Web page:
The only fan that absolutely, positively needs to be connected to a fan header on the motherboard is the cpu heatsink fan. The pc will not operate if the cpu heatsink fan is not connected to the cpu fan header
The cpu heatsink fan is usually (but not always) the only fan that can be monitored and speed adjusted by the system. There's quite a bit of variation even by the same manufacturer. My motherboard has 3 fan headers but only monitors and controls 2 fans.
Connecting two fans to one fan header on a motherboard is not recommended.
The easiest thing to do is to simply connect the extra case fans to the power supply. Otherwise, if you really want to control the speed of the extra fans, then you will have to get a fan controller.
I have the Lancool Dragon Lord PC-K60W with the narrow side window. Ventilation, airflow, and cooling are excellent. However, I added a second fan to the front panel to balance the airflow and create a wind tunnel effect:
Your Option 3 is the best in my opinion. And I agree that you must snip some yellow wires. When you connect two or more fans in parallel off one mobo fan pinout, you DO need the black lines together (Ground) and red lines together (varying + VDC), but NOT the yellow lines. Those lines bring a pulse chain back to the mobo from the fan motor. Running more than one pulse chain from different fans at slightly different speeds into the mobo speed measuring circuit is bound to confuse it! So connect to the mobo only ONE yellow line per port, and live with being unable to measure the speeds of any fan whose yellow lead is not connected. I do NOT understand why adapters are sold that connect the yellow leads in parallel, too!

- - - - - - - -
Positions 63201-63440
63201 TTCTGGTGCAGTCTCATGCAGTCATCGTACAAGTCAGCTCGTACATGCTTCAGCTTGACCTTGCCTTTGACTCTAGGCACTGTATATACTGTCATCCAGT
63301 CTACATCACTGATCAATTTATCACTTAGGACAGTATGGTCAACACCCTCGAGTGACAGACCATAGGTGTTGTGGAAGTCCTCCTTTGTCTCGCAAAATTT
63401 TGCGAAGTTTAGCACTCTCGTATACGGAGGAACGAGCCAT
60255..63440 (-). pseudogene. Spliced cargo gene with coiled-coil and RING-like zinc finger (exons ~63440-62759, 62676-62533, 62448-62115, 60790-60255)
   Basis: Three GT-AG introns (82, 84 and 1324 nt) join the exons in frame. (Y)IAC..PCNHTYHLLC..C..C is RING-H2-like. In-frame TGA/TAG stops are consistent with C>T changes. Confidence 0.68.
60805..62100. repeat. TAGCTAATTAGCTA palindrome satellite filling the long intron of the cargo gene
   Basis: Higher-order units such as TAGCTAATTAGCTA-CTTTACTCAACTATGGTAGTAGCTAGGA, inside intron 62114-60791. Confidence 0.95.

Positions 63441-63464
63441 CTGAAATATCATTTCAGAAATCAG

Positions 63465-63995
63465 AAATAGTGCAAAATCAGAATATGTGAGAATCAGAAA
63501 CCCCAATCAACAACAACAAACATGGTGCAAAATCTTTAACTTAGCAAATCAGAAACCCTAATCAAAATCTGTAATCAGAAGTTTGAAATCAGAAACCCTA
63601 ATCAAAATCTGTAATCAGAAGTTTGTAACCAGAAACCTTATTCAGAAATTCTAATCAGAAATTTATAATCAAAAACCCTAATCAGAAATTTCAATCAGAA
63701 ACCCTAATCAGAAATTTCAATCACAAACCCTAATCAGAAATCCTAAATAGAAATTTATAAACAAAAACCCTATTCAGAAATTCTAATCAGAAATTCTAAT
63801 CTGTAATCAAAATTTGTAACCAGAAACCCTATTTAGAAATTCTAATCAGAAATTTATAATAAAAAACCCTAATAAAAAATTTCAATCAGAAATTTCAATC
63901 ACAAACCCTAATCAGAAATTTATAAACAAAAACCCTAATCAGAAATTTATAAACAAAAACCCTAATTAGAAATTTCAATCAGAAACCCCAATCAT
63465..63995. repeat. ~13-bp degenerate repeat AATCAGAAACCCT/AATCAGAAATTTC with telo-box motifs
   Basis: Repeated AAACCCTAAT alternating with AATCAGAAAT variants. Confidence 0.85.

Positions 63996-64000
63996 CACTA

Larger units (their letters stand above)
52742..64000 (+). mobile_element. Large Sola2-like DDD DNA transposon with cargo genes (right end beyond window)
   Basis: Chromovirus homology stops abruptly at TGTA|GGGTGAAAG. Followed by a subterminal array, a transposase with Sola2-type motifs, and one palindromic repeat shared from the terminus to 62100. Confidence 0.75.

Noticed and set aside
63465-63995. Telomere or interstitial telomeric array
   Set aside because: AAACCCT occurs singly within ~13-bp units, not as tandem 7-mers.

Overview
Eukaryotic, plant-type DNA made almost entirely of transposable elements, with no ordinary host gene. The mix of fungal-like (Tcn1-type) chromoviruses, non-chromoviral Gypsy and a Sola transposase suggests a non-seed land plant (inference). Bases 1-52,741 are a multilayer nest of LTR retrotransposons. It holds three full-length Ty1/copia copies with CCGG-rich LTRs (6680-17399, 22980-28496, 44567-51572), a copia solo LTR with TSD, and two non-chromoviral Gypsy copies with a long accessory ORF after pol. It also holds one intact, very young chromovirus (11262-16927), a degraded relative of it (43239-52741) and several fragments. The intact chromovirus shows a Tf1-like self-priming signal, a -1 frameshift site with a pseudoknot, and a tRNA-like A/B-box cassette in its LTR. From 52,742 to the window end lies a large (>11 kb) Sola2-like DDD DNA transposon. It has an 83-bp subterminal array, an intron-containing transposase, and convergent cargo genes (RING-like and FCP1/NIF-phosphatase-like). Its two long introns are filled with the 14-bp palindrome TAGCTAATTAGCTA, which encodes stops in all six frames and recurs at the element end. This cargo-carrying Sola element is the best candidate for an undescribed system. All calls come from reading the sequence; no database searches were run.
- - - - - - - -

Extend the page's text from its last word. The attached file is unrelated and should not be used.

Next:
In earlier posts I have read people's opinion that most fan pinouts on mobos can handle TWO normal 3-pin fans, but maybe not more. The limit is not the steady-state operation (e.g., 3W fans in parallel on a port with 12W capacity). The limit is in the START-UP current necessary to start TWO or more fans simultaneously. It is common that start-up current may be twice the running current.
By the way, the Antec TriCool fans mentioned in one post are an interesting example of one route. They are intended to plug into a PSU output that is always 12 VDC. But they also have permanently attached a little 3-position switch on the end of a short cord. The idea is that you manually set each fan to Low, Med or Hi speed with its switch and leave it that way. So you can set speeds other than full speed for each such fan individually, but it's not something you would change often because you have to open the case for access to the little switch.